How Computer Games Affect The Performance Of Teenagers

Computer games can help your child learn math. However, they can also have terrible consequences. Useful or harmful computer games, discussed by scientific researchers. One recent scientific paper indicates that teenagers are able to improve their performance in studying with the help of computer games.

Researchers at the Royal Melbourne University of Technology (RMIT) conducted a study on “Internet and academic performance of 15-year-old students in Australian schools”. As a result, the researchers found that teenagers who regularly play online games learn better than their peers.

The study analyzed the performance of over 12,000 secondary school students aged 15 years. RMIT Professor Alberto Posso compared the results of the International Programme for the Evaluation of Educational Achievement of Students, where reading, mathematics, science, and computer literacy skills were assessed on a 1,000 point scale.

The researcher also collected information on what students do online. As a result, those students who played online games daily were much more capable.

“Students who played online games every day had resulted in math 15 points above average, and in science – by 17,” – said the scientist.

The professor believes that a passion for games helps students develop their analytical skills. This has a direct impact on the academic performance of teenagers and helps them develop their analytical and decision-making skills. During the game, you encounter puzzles that require the use of erudition, science, reading and math skills. Sometimes the player needs to understand some of the principles of chemistry, so he thus learns the science. At the same time, these students often find workarounds and use different services like paper writing service for learning.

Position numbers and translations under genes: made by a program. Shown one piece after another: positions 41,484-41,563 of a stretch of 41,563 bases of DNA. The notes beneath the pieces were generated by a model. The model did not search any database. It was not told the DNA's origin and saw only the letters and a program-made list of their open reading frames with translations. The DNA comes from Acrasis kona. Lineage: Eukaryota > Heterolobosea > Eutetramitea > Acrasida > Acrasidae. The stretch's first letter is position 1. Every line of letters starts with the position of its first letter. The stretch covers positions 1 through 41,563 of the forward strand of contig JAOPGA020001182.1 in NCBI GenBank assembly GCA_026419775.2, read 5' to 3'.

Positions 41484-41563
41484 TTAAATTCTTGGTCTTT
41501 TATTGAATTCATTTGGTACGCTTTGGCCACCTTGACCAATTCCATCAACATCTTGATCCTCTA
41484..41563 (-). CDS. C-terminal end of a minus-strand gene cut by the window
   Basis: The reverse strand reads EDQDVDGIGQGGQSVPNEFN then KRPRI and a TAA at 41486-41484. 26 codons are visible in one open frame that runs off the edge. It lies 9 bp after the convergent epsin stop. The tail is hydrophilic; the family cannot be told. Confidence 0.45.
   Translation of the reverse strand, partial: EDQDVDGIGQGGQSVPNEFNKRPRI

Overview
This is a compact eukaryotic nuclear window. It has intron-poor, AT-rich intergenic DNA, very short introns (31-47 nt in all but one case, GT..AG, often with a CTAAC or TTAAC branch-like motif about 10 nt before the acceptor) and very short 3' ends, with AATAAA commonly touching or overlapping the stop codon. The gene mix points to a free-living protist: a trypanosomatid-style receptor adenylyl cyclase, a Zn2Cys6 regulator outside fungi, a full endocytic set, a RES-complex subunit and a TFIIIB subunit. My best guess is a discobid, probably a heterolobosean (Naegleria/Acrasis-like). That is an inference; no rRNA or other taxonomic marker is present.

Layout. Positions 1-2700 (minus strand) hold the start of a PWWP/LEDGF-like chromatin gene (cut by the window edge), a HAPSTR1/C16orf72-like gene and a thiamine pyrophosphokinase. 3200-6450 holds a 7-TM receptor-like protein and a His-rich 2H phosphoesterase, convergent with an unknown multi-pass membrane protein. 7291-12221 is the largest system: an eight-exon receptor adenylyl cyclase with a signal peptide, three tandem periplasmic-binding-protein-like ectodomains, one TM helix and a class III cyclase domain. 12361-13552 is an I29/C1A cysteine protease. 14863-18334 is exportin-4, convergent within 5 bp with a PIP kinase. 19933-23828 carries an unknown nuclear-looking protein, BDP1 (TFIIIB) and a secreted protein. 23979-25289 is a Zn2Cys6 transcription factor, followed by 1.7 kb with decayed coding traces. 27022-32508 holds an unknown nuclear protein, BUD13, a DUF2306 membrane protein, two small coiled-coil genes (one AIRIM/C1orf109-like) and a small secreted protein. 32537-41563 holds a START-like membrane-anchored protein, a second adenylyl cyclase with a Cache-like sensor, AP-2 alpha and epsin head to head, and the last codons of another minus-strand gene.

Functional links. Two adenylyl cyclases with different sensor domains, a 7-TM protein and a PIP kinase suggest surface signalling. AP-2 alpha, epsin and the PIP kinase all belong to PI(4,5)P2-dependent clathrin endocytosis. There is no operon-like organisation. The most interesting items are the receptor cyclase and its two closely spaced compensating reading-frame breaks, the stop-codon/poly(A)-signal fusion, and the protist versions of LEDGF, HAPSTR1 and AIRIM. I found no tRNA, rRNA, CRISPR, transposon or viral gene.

The researchers did not mention genres or specific examples of computer games.

In addition, scientists have analyzed the grades of those students who spend their free time on social networks. As it turned out, the waste of time on Facebook and Instagram leads to a diametrically opposite effect, and it, on the contrary, is worse for learning.

Pupils who spent their time on Facebook had scores in mathematics on average 20 points lower than those who prefer to spend less time on social networks.

It should be noted that the study, although it demonstrates some connection between games and learning outcomes, but does not prove the existence of a relationship between them. A positive correlation between online games and performance – this is just the beginning, and in the future, scientists have the task to complicate and deepen the methodology of research on this topic.

“Games have a lot of space for research and a lot of information to remember. That’s how they stimulate and develop memory,” said one scientist.

A total of 31 subjects with brain injuries participated in the study on this topic. They were asked to play one of the first-person shooters. Scientists viewed modern consoles as medical equipment that could help patients and improve their brain function.